MRC Eyes '100%' Viewable, Begins Researching 'Duration Weights' Too

As part of its ongoing effort to improve ad industry trading currencies, the Media Rating Council is looking at raising the bar on video ad impressions to “100%” viewable, and has issued an RFP for research to support it, as well as its push to “duration weighting.”

Characterizing it as a call for “research and input,” the MRC said it is weighing a “possible move to 100% pixels as a viewability criteria.” That would be a significant shift from the previous standard -- for both video and static digital ads -- that a minimum of 50% of their pixels must be in view for a minimum duration of time (two seconds for video and one second for static ads) to be counted as “viewable.”

The shift to duration weighting is potentially an equally significant industry shift, because it seeks to create a level playing field for valuing time-based exposure to video ads across platforms.

When the MRC first outlined the concept of duration weighting late last year as part of its proposed standards for digital audience measurement, it got some pushback from the Interactive Advertising Bureau, which followed up with a statement calling on both the buy and the sell sides to “refrain” from using duration weighting until an industry standard is ratified.

At that time, the MRC acknowledged it needed to research how duration-weighted audience metrics should be applied, and today’s call is intended to accelerate that.

“Specifically, MRC is posing questions such as whether different segments of a video ad may contribute differentially to the effectiveness of that ad,” the MRC said in a statement, adding that would include “what role the presence of especially strong branding elements may play; and other questions that can shed new insight into determining what time-related elements can contribute to an effective exposure in the video ad environment.”

The MRC said development of the cross-media audience measurement standards is targeted for completion in late 2018.

To submit research or data in response to the MRC's request, contact Ron Pinelli of MRC at


2 comments about "MRC Eyes '100%' Viewable, Begins Researching 'Duration Weights' Too".
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  1. Ed Papazian from Media Dynamics Inc, March 20, 2018 at 5:43 p.m.

    Good to see that the MRC is considering 100% viewability as the standard for defining whether a digital video commercial had a reasonable opportunity to be seen. Part of this should account for the presence of other content on the screen while tha ad message plays. If there is no other content, then 100% vieability is the minimum basis for comparison with "linear TV" commercials. If there is something else the user might watch or note, then even with 100%  ad viewability, we need research on ad recall, message registration, etc. to show what the negative effects of the other visual distractions  may be.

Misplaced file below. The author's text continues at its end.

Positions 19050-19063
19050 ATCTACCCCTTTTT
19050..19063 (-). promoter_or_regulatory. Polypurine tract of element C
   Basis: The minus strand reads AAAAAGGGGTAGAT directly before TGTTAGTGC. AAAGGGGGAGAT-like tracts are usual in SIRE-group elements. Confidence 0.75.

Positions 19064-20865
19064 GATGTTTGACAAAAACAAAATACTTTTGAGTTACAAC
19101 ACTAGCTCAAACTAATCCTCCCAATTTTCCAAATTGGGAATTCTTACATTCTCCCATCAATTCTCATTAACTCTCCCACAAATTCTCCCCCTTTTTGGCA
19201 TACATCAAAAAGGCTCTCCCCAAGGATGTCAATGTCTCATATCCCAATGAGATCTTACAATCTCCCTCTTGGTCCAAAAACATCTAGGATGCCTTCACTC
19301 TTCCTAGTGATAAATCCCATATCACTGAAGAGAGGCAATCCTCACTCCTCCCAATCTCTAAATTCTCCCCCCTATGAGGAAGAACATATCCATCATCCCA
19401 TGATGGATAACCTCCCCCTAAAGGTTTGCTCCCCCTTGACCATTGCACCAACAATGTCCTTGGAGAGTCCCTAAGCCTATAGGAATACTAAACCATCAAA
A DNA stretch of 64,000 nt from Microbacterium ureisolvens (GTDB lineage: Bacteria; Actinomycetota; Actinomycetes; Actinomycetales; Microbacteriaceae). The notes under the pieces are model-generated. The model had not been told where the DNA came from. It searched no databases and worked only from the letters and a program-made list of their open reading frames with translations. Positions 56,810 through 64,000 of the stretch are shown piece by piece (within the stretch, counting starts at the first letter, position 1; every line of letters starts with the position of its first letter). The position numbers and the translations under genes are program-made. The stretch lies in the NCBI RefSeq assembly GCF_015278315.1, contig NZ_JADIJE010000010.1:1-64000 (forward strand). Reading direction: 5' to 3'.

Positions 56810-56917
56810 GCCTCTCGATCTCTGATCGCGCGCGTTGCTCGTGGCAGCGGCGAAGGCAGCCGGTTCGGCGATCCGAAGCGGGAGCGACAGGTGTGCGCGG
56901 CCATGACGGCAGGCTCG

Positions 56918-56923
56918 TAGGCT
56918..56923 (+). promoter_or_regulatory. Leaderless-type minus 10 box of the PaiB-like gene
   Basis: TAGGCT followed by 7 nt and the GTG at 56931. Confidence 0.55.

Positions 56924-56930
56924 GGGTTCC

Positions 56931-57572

2. John Grono from GAP Research, March 21, 2018 at 7:58 p.m.

    We must think about WHY we measure these things.   The internet is (like TV) a primarily ad-supported medium.   The purpose of measurement is (ironically) not that of the content but of the ads.   Of course we need the content as well - but advertisers buy ads.

    We also mustn't forget the origin of 100% of pixels.   This was a benchmark for static advertising.   Did 00% of the MREC download.   Video is streamed so a different matter.

    So I believe that we need static benchmarks and streamed benchmarks that need to be different

    For static the advertiser wants to know:
    * Did 100% of the static creative download - if not count it as a zero
    * If it downloaded fully how many seconds (completed seconds) was the creative content viewable on the screen (e.g. not below the fold etc.)
    * What propertion of the viewable screen did the static creative take up.

    The client can then decide and deal on how many seconds they want that static creative on screen - the higher the seconds the higher the ad rate I would imagine - and what minimum proportion - again more costs more.

    For streamed the advertiser wants to know:
    * what proportion of the viewable screen the player had
    * what duartion in (completed) seconds did the ad play for
    * clearly pauses etc need to be factored in

    The client can then pay for what they get.   If they are confident in partial views they may settle for (say) 6 seconds of 15 second ad is the minimum and they pay proportionately above that threshold up to the duration of the content.

    Sadly, what can't be warranted is how much attention the viewer pays to the screen.   But that is as it has always been and puts online on par with linear TV.

    Let's solve the first one before we try to measure the second one.

    Oh ... and making better ads while they're at it will help!

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